Search Images Maps Play YouTube News Gmail Drive More »
Sign in
Screen reader users: click this link for accessible mode. Accessible mode has the same essential features but works better with your reader.

Patents

  1. Advanced Patent Search
Publication numberUS6116031 A
Publication typeGrant
Application numberUS 09/277,071
Publication dateSep 12, 2000
Filing dateMar 26, 1999
Priority dateMar 27, 1998
Fee statusPaid
Also published asCN1295647A, EP1066452A1, EP1066452A4, EP1066452B1, WO1999050536A1
Publication number09277071, 277071, US 6116031 A, US 6116031A, US-A-6116031, US6116031 A, US6116031A
InventorsMoses Minta, Ronald R. Bowen
Original AssigneeExxonmobil Upstream Research Company
Export CitationBiBTeX, EndNote, RefMan
External Links: USPTO, USPTO Assignment, Espacenet
Producing power from liquefied natural gas
US 6116031 A
Abstract
A process is disclosed for converting liquefied natural gas (LNG), at a temperature of about -162 C. (-260 F.) and a pressure near atmospheric pressure, to a pressurized liquefied natural gas (PLNG) having a temperature above -112 C. (-170 F.) and a pressure sufficient for the liquid to be at or near its bubble point and at the same time producing energy derived from the cold of the LNG. The LNG is pumped to a pressure above 1,380 kPa (200 psia) and passed through a heat exchanger. A refrigerant as a working fluid in a closed circuit is passed through the heat exchanger to condense the refrigerant and to provide heat for warming the pressurized LNG. The refrigerant is then pressurized, vaporized by an external heat source, and then passed through a work-producing device to generate energy.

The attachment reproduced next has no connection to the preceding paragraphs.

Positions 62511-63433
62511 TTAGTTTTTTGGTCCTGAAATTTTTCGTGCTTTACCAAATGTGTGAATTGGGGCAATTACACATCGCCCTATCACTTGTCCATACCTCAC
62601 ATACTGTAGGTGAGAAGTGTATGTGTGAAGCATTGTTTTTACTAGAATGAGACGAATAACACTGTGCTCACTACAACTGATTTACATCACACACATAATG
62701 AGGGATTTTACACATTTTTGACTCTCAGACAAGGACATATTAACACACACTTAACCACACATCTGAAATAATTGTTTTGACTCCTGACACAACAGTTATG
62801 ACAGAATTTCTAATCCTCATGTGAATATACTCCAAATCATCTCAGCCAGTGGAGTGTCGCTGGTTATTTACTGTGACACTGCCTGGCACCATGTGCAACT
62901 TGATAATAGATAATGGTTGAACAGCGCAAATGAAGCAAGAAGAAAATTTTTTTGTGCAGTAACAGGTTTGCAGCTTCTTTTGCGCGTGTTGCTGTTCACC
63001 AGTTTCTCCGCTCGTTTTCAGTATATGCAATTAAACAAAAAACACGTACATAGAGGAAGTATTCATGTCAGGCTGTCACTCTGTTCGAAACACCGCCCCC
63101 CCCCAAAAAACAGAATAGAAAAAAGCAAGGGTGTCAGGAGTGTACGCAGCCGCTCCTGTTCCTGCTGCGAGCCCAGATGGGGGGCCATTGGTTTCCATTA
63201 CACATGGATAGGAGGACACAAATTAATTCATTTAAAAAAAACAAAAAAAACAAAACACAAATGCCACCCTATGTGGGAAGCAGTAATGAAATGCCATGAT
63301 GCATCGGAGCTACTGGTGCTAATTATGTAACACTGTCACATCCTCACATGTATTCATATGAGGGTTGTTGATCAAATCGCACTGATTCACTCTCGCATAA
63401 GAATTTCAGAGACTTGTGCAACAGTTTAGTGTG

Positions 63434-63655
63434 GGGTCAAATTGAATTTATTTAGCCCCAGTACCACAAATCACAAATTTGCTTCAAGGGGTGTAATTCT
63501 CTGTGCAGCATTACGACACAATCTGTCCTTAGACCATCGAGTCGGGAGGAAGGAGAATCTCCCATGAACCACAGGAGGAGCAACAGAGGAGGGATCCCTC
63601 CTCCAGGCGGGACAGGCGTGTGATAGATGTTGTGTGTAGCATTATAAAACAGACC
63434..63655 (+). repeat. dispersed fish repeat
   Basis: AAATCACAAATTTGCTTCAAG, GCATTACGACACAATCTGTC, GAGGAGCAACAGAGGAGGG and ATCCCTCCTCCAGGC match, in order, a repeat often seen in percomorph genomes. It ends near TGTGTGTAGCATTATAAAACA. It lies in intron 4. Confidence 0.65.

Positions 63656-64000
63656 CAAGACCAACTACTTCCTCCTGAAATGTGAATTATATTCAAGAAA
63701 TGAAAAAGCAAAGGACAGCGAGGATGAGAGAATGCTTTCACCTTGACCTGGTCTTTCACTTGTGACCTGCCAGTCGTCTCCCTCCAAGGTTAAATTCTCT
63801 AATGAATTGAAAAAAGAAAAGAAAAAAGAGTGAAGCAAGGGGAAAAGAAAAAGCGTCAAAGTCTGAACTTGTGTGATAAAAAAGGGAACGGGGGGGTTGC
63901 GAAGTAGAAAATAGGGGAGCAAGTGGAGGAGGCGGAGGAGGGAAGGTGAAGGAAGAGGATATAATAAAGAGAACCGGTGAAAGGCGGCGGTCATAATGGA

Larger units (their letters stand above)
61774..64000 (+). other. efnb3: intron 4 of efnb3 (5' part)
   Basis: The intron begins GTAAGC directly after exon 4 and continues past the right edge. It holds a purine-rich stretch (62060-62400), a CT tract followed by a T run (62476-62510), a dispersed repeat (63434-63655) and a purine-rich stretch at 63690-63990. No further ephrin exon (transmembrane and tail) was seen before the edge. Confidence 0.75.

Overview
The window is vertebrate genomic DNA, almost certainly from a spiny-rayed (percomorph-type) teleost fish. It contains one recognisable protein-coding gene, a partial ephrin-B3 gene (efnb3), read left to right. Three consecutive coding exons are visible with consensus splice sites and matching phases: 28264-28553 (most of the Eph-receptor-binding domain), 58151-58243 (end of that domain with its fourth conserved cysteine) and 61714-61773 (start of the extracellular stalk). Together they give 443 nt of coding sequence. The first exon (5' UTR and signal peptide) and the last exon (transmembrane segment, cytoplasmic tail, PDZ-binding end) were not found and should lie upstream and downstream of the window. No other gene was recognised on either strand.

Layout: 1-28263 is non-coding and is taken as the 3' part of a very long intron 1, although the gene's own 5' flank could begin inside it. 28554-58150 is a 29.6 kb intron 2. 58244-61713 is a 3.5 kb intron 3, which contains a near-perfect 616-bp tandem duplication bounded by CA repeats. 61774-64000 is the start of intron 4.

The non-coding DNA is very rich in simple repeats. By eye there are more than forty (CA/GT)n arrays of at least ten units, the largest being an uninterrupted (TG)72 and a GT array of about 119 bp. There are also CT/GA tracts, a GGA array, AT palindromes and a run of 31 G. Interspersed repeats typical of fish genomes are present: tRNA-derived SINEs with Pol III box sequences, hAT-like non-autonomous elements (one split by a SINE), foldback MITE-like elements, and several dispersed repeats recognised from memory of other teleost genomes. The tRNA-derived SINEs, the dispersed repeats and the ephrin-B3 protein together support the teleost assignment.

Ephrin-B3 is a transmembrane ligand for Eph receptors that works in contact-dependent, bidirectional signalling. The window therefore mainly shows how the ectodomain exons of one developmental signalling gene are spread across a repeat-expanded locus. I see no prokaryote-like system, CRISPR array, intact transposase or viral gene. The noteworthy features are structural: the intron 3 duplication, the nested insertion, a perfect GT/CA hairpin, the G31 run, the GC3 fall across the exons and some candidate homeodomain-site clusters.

Images(1)
Previous page
Next page
Claims(7)
What is claimed is:
1. A process for recovering power, comprising the steps of:
(a) pumping liquefied natural gas from a pressure at or near atmospheric pressure to a pressure above 1379 kPa (200 psia) and below the critical pressure of the natural gas;
(b) passing the pressurized liquefied natural gas through a first heat exchanger whereby the pressurized liquefied natural gas is heated to a temperature above -112 C.(-170 F.) and the liquefied natural gas continuing to be at or below its bubble point; and
(c) circulating a refrigerant as a working fluid in a closed circuit through the first heat exchanger to condense the refrigerant and to provide heat for warming the liquefied gas, through a pump to pressurize the condensed refrigerant, through a second heat exchanger in which heat is absorbed from a heat source to vaporize the pressurized refrigerant, and through a gas turbine to produce energy.
2. The process of claim 1 wherein the heat source for the second heat exchanger is water.